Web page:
Part IV - Goal 12: responsible consumption and production. What changes can you make?


Back in week 1 I said: “If we think about what we consume and the way in which we produce it (from cradle to grave), we can reduce social, environmental and economic costs, strengthen economic competitiveness, and reduce poverty”.

So, it’s fair to say that our purchasing powers are similar to that of our voting powers and by making the right choices we can shape the way that societies function, businesses operate and governments govern.

When looking to buy clothes we need to ask similar questions as to when we buy food:

  • What we’re buying?

  • Do we need it?

  • Where does it come from?

  • What materials are used?

  • What’s the packaging like?

  • What’s the brand like?

In most cases we need to first think about REDUCTION - I always wanted those new Reebok classics, Diesel jeans and Ben Sherman shirt, despite the amount of clothes I already had, so of course I didn’t need them, I just wanted them and I wasn’t thinking about any of this stuff…sustainability…environment…working conditions...child slavery. But, today younger generations are, and that’s a great start.


Once you have decided that you’re going to buy something what’s next? Let’s look at a few materials that are winning the sustainability race...

Organic cotton is a great choice, it reduces the amount of water (71%) and energy (62%) used, sustains soil quality as no toxic chemicals or genetically modified organisms are used and creates better working conditions for the farmers and communities. It is still the underdog and difficult for the ethical farmers in comparison to the commercial ones but that's where you come in. As the more you choose them the more brands will invest in them, and support them.

Bamboo is said to be a new leader against cotton - it grows extremely fast, its pest resistant, can be harvested without the need to replant (as new shoots grow from it’s deep root network) and can rebuild eroded soil. This all sounds great but to get the good stuff that you want for clothing (i.e. soft) it involves a lot of chemicals. However, the Soil Association would certify it, if someone can think of a more sustainable process. Again, that’s where you can come in, as more investment in these products can result in more research and innovative technologies.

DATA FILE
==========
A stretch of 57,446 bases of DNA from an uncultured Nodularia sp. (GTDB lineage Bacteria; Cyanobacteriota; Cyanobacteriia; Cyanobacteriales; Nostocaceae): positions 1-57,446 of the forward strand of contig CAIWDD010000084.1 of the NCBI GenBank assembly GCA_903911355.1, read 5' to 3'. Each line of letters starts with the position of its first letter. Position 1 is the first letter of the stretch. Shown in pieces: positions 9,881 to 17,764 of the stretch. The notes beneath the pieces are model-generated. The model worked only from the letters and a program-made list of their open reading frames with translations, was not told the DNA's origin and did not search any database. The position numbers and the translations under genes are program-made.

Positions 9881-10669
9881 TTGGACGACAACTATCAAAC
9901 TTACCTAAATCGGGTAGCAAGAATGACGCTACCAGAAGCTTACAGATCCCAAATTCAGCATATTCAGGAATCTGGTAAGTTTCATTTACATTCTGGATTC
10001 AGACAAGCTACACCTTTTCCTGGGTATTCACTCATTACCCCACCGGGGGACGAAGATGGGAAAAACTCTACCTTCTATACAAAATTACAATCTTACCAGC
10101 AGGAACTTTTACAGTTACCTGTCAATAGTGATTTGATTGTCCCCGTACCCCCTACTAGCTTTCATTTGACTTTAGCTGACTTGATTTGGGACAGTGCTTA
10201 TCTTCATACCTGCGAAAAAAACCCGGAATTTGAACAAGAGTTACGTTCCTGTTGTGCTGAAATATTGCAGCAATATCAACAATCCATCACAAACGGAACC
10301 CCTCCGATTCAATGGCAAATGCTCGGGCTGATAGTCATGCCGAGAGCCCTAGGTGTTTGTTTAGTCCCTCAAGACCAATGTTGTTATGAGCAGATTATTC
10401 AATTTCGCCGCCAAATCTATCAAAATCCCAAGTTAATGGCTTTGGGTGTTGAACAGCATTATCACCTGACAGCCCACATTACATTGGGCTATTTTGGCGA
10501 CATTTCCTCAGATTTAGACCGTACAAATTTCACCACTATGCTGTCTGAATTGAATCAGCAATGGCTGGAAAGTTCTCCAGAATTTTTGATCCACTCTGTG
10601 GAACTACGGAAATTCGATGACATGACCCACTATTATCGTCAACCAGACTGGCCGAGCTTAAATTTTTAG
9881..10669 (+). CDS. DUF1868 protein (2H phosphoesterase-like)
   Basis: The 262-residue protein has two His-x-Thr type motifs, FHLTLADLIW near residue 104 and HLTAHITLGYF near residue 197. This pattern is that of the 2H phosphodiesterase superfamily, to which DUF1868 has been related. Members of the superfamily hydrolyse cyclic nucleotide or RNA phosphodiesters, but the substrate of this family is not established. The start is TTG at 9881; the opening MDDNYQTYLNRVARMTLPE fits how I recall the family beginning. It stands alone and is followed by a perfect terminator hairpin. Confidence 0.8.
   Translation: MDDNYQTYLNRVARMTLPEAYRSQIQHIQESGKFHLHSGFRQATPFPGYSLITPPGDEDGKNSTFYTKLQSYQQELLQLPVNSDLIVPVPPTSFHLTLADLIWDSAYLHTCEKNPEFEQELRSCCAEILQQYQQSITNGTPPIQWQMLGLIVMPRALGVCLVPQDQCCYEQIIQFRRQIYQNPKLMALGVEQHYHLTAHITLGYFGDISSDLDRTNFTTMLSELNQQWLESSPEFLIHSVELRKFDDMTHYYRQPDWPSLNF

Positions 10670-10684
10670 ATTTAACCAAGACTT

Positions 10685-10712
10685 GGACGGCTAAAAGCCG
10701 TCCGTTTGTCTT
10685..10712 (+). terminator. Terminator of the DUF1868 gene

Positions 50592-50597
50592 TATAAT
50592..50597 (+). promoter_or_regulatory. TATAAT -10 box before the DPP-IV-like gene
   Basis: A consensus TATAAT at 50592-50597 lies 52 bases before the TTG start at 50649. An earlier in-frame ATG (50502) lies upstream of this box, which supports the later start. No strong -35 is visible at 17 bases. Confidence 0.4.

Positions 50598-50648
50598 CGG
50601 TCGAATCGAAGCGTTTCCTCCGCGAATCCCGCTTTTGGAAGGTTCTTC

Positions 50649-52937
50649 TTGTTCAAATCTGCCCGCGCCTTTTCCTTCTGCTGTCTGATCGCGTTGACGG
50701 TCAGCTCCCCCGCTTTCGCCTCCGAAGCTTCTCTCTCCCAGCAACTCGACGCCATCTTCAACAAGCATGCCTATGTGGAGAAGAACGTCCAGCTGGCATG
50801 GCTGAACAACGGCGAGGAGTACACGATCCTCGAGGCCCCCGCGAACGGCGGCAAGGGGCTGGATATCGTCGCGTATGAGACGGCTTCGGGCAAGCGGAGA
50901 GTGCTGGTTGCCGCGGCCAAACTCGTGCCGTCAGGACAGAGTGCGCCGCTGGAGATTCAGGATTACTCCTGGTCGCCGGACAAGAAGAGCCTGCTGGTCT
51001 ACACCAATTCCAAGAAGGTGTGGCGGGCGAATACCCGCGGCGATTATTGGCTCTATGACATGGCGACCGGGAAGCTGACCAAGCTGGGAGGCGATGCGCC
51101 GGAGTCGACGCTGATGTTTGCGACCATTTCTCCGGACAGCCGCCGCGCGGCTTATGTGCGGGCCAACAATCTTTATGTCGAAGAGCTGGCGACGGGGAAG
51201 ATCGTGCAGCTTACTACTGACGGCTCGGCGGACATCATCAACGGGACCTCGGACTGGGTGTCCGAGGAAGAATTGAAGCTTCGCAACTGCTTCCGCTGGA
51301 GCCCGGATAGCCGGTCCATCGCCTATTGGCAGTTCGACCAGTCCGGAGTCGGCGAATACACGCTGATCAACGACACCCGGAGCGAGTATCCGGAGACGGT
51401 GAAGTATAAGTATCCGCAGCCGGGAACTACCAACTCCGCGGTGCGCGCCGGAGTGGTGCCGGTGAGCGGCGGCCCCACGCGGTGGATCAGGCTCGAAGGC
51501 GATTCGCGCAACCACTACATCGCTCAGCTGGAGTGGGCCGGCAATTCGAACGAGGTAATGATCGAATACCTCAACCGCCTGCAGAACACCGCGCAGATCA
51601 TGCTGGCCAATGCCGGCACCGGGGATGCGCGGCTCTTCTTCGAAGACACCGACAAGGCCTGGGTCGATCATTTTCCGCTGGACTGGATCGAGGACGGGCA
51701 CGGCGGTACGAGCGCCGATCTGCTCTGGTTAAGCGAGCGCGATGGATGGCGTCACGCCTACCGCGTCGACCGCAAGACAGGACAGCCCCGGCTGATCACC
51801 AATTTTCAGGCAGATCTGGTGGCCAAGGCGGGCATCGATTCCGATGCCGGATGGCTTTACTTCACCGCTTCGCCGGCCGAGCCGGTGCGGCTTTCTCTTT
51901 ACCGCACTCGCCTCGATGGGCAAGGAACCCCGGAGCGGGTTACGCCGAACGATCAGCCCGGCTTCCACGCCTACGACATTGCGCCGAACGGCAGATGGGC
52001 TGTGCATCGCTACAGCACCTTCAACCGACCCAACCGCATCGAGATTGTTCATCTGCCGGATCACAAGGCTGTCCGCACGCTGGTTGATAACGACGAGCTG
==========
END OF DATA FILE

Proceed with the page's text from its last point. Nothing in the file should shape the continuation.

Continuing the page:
Whilst talking about chemicals we also need to think about the dyes used as these can have a significant impact on the workers and the environment, in terms of contact and health, waste and runoff.

The problem with many of the other fabrics are the plastic fibres make their way from our washing machines into our water systems and oceans. Despite the single-use plastic issue, macro- and micro- plastics, it’s the microfibres that you can’t see that are the serious issue and it’s the cheaper (fast fashion) products that shed more fibres as they aren’t made as well.

An easy solution could be a washing machine filter but manufacturers state that they have issues with lint filters being cleaned and replaced on dryers so this is going to be a much more difficult task to implement, which all comes back to behaviour.

So, materials initially have a big environmental impact but then we have to look at the affect to the workers, the processing, the chemicals, and the labour...And this is where the actual brand becomes more important as they’ll look into the social and environmental issues, such as:

  • How are communities affected?

  • How are workers affected?

  • Are they solving any pertinent issues in the local community?*

  • What are working conditions like? Fairtrade? Living wage?

*This is how TOMS was born, providing shoes for communities that need it.

But remember, we need to consider ‘cradle to grave’, so what happens and the end of it's life span? How can it be recycled? Re-used? Re-purposed? And what about landfill issues?

Recycled and reclaimed are still the most sustainable, which is why Patagonia fixes your stuff for free.

One of the biggest issues is that fashion and style change like the weather - literally. So people tend not to buy expensive items, which will be out of fashion in a few months.

"What I personally love about some of the brands we've discussed, apart form their impact and awesome quality, is the timeless style - that you can wear forever."

The clothing industry has significant social and environmental impacts but a shift in mind-set can dictate consumer behaviour and these purchases show what you stand for…

“When you buy a Finisterre or a Patagonia you’re not just saying you like to play outdoors, you’re saying you want to protect it.”




















#sustaiability #bcorp #lifestyle #Habits #sustainabileliving #ecofriendly #energy #fashion #travel #clothes #patagonia #finisterre #toms


Flooglebinder © 2019 | Company Number: 08029998

  • Grey Pinterest Icon
  • Grey Twitter Icon
  • Grey Facebook Icon
  • Grey Instagram Icon